For the purpose of this post I will use the Domain and OU levels for filtering. For testing I want to synchronize all the objects within one OU and the pertinent children containers. The next screenshots will show the necessary steps.
So from the Synchronization Service Manager a right click on the Connector for the AD on premise to access the properties:
Then in Configure Directory Partitions we can select the preferred AD Server (when using more than one on premise) and also specific OU’s selecting the button Containers…
In my example I have only one domain. Should more domains be available they can be selected from here.
At this point we are prompted to enter the credentials for a user that has access to local Active Directory.
OU’s level filtering is possible from here where we can select specific containers we want to synchronize with Azure Active Directory.
The Advanced button also shows the ability to provide more OU’s by mean of inclusive/exclusive rules.
Once the Containers are selected it is also possible choose which object types within these containers will be synchronized. This would be the options we use for objects filtering.
Last but not least also which attributes should be included in the Metaverse before being replicated to the Azure Active Directory. This would be the options we use for attributes filtering.
Now we are ready to Import the data in the Connector Space by running a Full Import profile.
At the end of the import job it is possible to see the number of objects imported into the Connector Space. This includes categories like Unchanged, Adds, Updates, Renames and Deletes.
Interestingly by clicking on the Adds will show the new objects imported in the Connector Space. Furthermore it is also possible to check the properties of each one of these objects. The screenshot below shows Users and Computers which are two categories part of the filtering configuration in the previous steps selecting the object types and relative attributes. Plus all these objects reside on the selected OU’s.
We can use this first step to analyse on the data we are importing in the Connector Space. Should this data be different from what we were expecting we can still review the Connector configuration and rerun the Full Import again. The same applies also if we make changes to the AD structure. We might need to rerun the Full Import if these changes to the AD are affecting the OU’s selected as Active Directory Partitions in the previous steps. If otherwise the shown data is reflecting our purpose then we can proceed with a Full Synchronization to populate the Metaverse with the objects as per ISR from the Connector Space.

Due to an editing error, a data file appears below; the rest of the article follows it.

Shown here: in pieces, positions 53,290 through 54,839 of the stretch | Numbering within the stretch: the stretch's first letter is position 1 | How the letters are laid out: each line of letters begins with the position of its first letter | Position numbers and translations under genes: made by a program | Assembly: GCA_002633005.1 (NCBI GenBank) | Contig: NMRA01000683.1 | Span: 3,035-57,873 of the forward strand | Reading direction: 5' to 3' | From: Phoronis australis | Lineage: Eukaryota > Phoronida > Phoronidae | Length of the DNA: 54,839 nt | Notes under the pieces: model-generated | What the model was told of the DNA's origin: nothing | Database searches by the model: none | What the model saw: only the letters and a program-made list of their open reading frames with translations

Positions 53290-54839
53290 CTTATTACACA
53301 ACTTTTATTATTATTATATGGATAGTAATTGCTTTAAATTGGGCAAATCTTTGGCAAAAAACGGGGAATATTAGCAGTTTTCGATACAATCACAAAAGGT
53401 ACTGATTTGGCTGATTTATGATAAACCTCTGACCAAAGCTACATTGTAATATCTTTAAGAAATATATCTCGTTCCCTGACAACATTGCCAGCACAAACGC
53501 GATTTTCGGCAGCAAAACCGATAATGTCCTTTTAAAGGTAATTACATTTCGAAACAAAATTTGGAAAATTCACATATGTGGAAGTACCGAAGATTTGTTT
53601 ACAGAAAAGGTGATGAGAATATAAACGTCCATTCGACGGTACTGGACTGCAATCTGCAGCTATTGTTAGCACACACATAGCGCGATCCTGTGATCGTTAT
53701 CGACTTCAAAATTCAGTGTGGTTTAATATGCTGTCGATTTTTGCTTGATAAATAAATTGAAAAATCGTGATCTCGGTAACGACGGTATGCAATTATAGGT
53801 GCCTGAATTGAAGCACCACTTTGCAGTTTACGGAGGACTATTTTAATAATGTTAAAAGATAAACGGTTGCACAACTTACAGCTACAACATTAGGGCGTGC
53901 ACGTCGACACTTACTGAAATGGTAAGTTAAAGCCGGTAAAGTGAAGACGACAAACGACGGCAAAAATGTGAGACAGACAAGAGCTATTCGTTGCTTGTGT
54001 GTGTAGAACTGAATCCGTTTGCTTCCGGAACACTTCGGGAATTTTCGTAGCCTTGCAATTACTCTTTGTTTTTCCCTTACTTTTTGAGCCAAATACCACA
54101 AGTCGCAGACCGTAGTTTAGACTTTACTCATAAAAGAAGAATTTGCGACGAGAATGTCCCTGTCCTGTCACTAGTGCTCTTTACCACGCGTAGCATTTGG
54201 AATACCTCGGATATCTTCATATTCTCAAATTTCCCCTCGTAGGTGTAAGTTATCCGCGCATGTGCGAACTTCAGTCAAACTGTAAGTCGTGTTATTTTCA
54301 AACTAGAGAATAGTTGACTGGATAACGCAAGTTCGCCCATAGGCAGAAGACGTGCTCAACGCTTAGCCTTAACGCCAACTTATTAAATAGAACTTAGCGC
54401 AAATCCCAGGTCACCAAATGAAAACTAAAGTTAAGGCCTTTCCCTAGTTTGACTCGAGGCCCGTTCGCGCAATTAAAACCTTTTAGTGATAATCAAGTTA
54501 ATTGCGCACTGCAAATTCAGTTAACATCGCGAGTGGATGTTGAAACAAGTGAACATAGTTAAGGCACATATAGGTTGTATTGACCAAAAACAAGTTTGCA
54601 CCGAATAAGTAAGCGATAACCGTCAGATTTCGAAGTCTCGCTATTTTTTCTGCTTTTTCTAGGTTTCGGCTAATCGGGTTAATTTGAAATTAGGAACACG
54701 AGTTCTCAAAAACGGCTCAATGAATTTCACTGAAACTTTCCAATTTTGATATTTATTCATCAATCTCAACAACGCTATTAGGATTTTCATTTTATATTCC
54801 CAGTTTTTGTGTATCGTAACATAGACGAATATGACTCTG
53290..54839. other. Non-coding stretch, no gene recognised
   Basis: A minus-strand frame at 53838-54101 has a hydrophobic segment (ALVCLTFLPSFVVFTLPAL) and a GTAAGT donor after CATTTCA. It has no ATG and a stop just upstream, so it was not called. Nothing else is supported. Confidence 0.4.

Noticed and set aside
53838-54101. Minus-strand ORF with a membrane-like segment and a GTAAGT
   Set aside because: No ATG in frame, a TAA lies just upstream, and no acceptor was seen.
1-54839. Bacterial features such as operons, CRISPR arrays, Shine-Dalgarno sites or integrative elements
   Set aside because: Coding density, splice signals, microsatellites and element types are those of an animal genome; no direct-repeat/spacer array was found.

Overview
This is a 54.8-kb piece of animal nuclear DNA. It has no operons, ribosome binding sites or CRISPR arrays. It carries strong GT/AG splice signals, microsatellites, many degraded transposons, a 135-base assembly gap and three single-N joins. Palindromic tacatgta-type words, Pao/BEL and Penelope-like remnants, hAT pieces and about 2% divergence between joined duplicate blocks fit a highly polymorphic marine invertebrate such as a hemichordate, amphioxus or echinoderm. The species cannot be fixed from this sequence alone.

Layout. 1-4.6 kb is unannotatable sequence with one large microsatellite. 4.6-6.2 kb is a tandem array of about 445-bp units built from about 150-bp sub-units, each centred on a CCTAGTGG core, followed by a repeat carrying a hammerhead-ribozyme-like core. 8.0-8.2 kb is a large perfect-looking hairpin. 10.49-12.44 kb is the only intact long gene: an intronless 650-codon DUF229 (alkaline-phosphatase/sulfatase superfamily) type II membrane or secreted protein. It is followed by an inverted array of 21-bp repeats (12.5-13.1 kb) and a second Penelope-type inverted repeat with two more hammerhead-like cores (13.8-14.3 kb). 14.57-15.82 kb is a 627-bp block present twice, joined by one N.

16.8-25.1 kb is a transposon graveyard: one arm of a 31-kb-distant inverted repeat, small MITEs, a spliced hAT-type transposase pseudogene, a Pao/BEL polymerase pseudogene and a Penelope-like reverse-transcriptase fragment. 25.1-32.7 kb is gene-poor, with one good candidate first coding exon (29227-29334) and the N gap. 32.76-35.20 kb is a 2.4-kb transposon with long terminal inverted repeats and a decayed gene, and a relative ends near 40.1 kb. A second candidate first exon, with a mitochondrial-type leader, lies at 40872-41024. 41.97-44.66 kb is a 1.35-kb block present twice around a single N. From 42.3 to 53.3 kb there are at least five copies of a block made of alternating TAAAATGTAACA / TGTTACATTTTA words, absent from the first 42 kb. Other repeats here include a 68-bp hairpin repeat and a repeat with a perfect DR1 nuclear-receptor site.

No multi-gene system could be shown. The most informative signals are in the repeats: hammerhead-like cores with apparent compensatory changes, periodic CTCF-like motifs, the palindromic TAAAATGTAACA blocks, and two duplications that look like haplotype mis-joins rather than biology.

At the completion of the Full Synchronization job we can review the imported objects (Projections – based on ISR) and also the number of Objects ready to be exported to the Azure Active Directory (Provisioning Adds – Based on OSR). Projections in the screenshot below shows Users and Computers in the chosen OU..
Provisioning Adds in this screenshot below shows the objects that will be exported to Azure AD. In this case Users or better call them Identities..
If we move to the Metaverse Search it is very easy to check which objects have been imported and synchronized. The view below shows some users with pertinent details in additional columns.
By changing the selection for the Object Type and adding a clause (for example excluding all Computers where DisplayName does not include “UK”) will show the synchronized objects and relative values that can be selected through the button Column Settings..
Note: On the Action menu can be found the Import/Export query which come quite handy to work with different “views” of the data in the Metaverse at the same time rather than building them every time.
If we are happy with the synchronized results in the Metaverve the last step would be to Export them.
Since in our configuration I selected not to start synchronizing content right after the wizard was completed this means I now need to run this step manually or wait for the default schedule to run this job (3hrs) after the initial trigger. In fact when installing the AAD Connect Tool this will create a scheduled task as per screenshot below. But according to previous wizard configuration it is Disabled. So Export will never happen! Not good for testing 😉
In this instance I’d rather run this manually following these two simple steps: by Enabling the Azure AD Sync task as per picture below. In the properties of the task it is allowed to change the schedule to something more suitable for the business needs.
As a last step by executing the ADSync tool by command line (PowerShell not needed in this case) to force a Full Synchronization and Export now with this command:
The tool can be found in the \..\Program Files\Microsoft Azure AD Sync\Bin\
At the completion of the command and then connecting to Azure as shown in my previous post we can see the synchronized Identities in Azure and relative properties.
This concludes the overview of the Synchronization Service tool. Next topic for this series will be about Synchronization Rule Editor.